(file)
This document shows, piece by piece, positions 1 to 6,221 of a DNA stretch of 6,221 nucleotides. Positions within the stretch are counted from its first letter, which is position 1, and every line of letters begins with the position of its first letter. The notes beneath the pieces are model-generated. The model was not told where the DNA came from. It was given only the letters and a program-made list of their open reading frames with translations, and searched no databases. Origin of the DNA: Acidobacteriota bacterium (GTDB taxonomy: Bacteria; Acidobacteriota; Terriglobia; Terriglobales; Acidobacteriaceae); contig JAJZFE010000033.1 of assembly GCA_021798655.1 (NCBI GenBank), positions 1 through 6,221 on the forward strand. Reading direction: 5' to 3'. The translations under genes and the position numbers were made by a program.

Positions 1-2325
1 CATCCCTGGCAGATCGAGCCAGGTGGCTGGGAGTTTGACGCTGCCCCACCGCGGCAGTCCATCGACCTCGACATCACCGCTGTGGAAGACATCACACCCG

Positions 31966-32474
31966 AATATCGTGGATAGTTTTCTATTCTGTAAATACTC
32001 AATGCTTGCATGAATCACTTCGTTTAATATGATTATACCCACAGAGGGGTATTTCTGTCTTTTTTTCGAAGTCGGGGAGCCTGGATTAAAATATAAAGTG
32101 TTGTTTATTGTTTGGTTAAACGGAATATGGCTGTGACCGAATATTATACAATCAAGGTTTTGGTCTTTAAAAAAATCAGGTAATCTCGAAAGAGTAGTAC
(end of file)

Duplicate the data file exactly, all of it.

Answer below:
This document shows, piece by piece, positions 1 to 6,221 of a DNA stretch of 6,221 nucleotides. Positions within the stretch are counted from its first letter, which is position 1, and every line of letters begins with the position of its first letter. The notes beneath the pieces are model-generated. The model was not told where the DNA came from. It was given only the letters and a program-made list of their open reading frames with translations, and searched no databases. Origin of the DNA: Acidobacteriota bacterium (GTDB taxonomy: Bacteria; Acidobacteriota; Terriglobia; Terriglobales; Acidobacteriaceae); contig JAJZFE010000033.1 of assembly GCA_021798655.1 (NCBI GenBank), positions 1 through 6,221 on the forward strand. Reading direction: 5' to 3'. The translations under genes and the position numbers were made by a program.

Positions 1-2325
1 CATCCCTGGCAGATCGAGCCAGGTGGCTGGGAGTTTGACGCTGCCCCACCGCGGCAGTCCATCGACCTCGACATCACCGCTGTGGAAGACATCACACCCG

Positions 31966-32474
31966 AATATCGTGGATAGTTTTCTATTCTGTAAATACTC
32001 AATGCTTGCATGAATCACTTCGTTTAATATGATTATACCCACAGAGGGGTATTTCTGTCTTTTTTTCGAAGTCGGGGAGCCTGGATTAAAATATAAAGTG
32101 TTGTTTATTGTTTGGTTAAACGGAATATGGCTGTGACCGAATATTATACAATCAAGGTTTTGGTCTTTAAAAAAATCAGGTAATCTCGAAAGAGTAGTAC